Obviously, the coach must see something in the player. And vice versa.
Yallop traded a partial allocation to Los Angeles for the rights to Cannon, who played two seasons (2001 and 2002) for Yallop with the original Quakes before leaving to try his luck in Europe. Cannon came back to MLS in 2003 to play for Colorado, and Yallop, then coach of the Galaxy, acquired him prior to the 2007 season.
Upon being hired by the reincarnated Quakes last fall, Yallop hinted he'd might be in the market for a few of his former players. Prior to the holidays, trade talks regarding Cannon and Dallas striker Carlos Ruiz, along with other teams and players, reached a stage several sources described as "serious," but no deal came through.
"Joe is very happy, he's going home," said Cannon's New York-based agent, Ron Waxman, of Cannon, who played at Santa Clara University, which will host the team for the next three seasons while its stadium plan moves ahead. "It couldn't have worked out better for him."
According to Waxman, Cannon spent Thursday playing golf with his father. (Dad once had to rescue Joe when his car broke down en route to a tryout.)
Heading into the SuperDraft, Yallop may have to find a replacement for defender Clarence Goodson, whose interest in going overseas and pending expiration date of his MLS contract promoted Dallas head coach Steve Morrow to expose him in the expansion draft. Agent Craig Sharon has apparently secured a solid opportunity for Goodson but the name of the club has yet to surface.
According to a source, the Quakes had tried to pry away a player from a local college team with eligibility remaining but were told he preferred to stay in school. Yallop has also watched Bronco senior defender Jamil Roberts, the brother of Troy Roberts, who played for Yallop with the Galaxy. Another local college defender, University of San Francisco product Chris Rodd, signed with Norwegian club Bryne last month.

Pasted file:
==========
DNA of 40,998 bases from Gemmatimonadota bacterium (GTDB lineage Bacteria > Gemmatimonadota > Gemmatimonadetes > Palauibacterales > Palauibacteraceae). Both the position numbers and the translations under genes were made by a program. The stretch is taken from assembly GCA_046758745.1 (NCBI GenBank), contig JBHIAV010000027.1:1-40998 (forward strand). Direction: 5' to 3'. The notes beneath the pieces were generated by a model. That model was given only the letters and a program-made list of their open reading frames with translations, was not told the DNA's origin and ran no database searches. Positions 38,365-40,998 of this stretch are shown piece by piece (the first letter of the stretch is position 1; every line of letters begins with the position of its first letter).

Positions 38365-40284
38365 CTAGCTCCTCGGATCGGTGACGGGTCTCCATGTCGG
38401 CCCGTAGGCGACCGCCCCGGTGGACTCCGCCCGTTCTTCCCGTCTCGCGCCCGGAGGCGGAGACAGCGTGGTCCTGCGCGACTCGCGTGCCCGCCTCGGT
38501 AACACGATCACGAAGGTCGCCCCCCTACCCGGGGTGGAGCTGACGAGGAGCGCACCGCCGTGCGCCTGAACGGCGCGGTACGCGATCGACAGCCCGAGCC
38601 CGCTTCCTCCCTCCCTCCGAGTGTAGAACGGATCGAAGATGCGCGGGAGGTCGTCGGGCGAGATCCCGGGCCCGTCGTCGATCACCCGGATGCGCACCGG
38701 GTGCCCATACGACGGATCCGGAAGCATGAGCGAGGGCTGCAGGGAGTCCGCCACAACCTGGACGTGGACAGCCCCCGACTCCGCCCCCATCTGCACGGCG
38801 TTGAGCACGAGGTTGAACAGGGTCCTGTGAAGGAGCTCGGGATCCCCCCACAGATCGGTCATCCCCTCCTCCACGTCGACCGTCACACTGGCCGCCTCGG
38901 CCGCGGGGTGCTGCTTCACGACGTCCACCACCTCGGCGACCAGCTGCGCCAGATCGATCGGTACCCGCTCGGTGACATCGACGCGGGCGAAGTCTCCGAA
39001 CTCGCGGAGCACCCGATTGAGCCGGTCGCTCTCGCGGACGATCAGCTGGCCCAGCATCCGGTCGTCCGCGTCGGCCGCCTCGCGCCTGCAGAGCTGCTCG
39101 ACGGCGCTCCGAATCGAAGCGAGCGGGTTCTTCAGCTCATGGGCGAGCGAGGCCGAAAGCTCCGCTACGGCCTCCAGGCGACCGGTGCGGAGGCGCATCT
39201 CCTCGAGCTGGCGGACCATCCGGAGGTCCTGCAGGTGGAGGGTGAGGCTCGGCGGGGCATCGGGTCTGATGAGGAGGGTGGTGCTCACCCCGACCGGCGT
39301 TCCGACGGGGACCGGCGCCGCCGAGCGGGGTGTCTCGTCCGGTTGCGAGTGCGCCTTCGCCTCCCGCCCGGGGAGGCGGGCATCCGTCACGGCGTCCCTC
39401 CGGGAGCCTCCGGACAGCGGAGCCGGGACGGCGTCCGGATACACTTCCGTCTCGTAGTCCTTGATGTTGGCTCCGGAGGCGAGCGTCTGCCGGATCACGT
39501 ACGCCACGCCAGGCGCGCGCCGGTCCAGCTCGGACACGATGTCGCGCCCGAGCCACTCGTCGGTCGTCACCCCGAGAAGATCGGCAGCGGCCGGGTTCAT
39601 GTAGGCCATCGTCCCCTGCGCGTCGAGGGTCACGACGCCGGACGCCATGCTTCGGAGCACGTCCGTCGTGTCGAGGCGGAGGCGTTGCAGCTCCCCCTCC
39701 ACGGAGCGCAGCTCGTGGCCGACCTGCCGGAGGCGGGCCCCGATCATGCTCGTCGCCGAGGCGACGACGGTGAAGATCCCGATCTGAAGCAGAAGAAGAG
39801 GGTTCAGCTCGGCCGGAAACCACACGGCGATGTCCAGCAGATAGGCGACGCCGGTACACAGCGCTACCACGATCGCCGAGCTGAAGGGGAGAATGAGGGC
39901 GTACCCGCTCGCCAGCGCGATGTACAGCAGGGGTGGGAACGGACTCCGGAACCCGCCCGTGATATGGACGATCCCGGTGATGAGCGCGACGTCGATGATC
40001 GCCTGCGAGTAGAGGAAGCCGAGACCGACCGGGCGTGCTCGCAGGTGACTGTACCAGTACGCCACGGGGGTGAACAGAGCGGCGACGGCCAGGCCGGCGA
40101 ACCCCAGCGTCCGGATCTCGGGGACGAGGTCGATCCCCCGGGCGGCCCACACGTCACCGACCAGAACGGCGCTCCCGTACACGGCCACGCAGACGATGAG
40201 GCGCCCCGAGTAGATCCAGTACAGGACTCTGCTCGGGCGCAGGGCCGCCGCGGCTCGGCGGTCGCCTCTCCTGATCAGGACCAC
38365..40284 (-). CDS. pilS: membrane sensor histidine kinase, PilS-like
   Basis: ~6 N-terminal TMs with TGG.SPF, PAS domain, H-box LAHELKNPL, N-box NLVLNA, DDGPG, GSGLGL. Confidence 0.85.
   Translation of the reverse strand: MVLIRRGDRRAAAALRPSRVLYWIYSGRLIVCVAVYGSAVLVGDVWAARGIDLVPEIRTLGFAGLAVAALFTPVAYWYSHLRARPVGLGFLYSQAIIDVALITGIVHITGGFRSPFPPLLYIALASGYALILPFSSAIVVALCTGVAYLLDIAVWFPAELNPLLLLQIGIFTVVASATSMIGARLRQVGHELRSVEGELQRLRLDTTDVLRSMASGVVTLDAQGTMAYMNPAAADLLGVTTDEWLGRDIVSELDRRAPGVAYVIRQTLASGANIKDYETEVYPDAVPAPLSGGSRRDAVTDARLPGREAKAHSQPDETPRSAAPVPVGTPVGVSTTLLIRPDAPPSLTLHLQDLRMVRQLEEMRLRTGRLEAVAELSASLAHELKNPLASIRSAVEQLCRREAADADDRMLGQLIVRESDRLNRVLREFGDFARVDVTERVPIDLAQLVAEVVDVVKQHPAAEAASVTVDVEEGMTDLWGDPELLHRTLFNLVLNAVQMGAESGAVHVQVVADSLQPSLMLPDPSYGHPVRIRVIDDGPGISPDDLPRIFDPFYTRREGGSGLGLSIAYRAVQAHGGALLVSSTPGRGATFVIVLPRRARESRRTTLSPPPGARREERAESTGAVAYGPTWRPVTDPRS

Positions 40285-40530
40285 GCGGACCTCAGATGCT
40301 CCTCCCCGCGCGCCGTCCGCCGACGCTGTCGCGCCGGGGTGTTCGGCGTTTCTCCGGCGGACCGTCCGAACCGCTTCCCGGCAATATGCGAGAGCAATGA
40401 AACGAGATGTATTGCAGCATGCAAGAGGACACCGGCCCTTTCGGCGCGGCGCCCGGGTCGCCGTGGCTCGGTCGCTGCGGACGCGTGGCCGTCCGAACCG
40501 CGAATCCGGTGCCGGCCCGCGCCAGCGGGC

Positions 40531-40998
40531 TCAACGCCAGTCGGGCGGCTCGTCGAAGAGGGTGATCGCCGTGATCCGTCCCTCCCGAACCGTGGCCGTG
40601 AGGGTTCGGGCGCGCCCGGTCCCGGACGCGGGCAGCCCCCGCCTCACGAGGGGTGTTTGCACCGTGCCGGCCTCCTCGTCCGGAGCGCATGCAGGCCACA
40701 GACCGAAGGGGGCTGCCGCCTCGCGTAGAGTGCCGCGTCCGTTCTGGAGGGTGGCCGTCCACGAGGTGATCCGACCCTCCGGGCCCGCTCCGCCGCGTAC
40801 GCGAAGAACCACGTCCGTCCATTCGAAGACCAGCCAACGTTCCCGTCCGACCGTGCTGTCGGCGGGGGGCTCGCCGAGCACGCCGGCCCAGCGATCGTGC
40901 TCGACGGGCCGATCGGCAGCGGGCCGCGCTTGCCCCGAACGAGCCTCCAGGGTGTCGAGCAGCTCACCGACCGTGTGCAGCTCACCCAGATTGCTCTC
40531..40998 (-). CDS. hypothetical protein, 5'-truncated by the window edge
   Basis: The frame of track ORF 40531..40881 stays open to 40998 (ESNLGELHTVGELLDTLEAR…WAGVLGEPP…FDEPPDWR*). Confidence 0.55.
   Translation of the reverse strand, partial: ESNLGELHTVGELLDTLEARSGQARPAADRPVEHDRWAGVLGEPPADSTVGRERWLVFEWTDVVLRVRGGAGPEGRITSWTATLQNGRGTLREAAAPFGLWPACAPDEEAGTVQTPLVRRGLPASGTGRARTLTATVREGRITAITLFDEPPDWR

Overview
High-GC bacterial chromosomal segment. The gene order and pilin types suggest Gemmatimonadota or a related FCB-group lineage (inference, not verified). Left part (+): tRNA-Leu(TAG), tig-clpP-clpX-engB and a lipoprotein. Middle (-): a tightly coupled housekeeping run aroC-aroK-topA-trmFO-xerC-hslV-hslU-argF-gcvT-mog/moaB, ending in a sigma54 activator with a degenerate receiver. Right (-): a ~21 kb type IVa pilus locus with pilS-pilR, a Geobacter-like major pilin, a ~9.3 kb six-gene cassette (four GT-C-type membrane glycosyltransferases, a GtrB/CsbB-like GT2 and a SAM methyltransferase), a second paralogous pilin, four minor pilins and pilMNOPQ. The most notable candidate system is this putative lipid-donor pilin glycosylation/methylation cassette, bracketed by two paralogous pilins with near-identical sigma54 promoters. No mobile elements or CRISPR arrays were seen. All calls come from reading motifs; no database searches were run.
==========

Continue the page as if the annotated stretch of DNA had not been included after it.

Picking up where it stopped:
By off-loading Cannon, who earned $192,000 last season, getting a partial allocation in the trade, and wiping off the salary ($95,000) of the retired Cobi Jones, Los Angeles has added a big chunk of salary room to its budget. It can use the allocation money to sign a new player or re-sign one of its current players. In this case, bet on the former. It is in the market for a striker.
According to several sources, the Galaxy is seeking a third high-salary player (not a Designated Player) to join DPs Landon Donovan and David Beckham, who together count $725,000 against the cap. Combined, the three players would tie up nearly $1 million in cap space, leaving about $1.2 million under the cap for the rest of the roster.
The Galaxy also has a major allocation to play with as a benefit of missing the playoffs, so it could be able to pay as much as $500,000 - combined salary cap space and allocation money - to a player. Allocation money can be spread over the length of a player's contract to soften the salary-cap hit.